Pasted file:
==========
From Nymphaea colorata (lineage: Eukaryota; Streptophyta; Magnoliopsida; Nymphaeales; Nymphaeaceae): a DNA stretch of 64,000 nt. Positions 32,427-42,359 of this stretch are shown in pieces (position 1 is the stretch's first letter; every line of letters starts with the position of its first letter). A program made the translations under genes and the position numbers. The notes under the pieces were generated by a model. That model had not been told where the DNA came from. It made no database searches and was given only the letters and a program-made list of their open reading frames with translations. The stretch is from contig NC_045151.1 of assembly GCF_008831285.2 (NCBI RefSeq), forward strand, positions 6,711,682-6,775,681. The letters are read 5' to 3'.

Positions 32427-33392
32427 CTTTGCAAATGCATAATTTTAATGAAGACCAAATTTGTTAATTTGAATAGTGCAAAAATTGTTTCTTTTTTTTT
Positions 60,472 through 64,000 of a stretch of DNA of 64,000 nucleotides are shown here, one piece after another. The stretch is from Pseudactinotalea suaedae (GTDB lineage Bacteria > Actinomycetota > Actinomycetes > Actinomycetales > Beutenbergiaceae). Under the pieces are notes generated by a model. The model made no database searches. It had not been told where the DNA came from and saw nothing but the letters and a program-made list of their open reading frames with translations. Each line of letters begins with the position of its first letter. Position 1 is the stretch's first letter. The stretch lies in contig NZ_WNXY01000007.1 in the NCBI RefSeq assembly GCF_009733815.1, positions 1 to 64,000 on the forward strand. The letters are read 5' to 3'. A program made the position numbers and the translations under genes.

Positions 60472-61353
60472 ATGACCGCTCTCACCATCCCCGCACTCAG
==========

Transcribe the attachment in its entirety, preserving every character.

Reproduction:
From Nymphaea colorata (lineage: Eukaryota; Streptophyta; Magnoliopsida; Nymphaeales; Nymphaeaceae): a DNA stretch of 64,000 nt. Positions 32,427-42,359 of this stretch are shown in pieces (position 1 is the stretch's first letter; every line of letters starts with the position of its first letter). A program made the translations under genes and the position numbers. The notes under the pieces were generated by a model. That model had not been told where the DNA came from. It made no database searches and was given only the letters and a program-made list of their open reading frames with translations. The stretch is from contig NC_045151.1 of assembly GCF_008831285.2 (NCBI RefSeq), forward strand, positions 6,711,682-6,775,681. The letters are read 5' to 3'.

Positions 32427-33392
32427 CTTTGCAAATGCATAATTTTAATGAAGACCAAATTTGTTAATTTGAATAGTGCAAAAATTGTTTCTTTTTTTTT
Positions 60,472 through 64,000 of a stretch of DNA of 64,000 nucleotides are shown here, one piece after another. The stretch is from Pseudactinotalea suaedae (GTDB lineage Bacteria > Actinomycetota > Actinomycetes > Actinomycetales > Beutenbergiaceae). Under the pieces are notes generated by a model. The model made no database searches. It had not been told where the DNA came from and saw nothing but the letters and a program-made list of their open reading frames with translations. Each line of letters begins with the position of its first letter. Position 1 is the stretch's first letter. The stretch lies in contig NZ_WNXY01000007.1 in the NCBI RefSeq assembly GCF_009733815.1, positions 1 to 64,000 on the forward strand. The letters are read 5' to 3'. A program made the position numbers and the translations under genes.

Positions 60472-61353
60472 ATGACCGCTCTCACCATCCCCGCACTCAG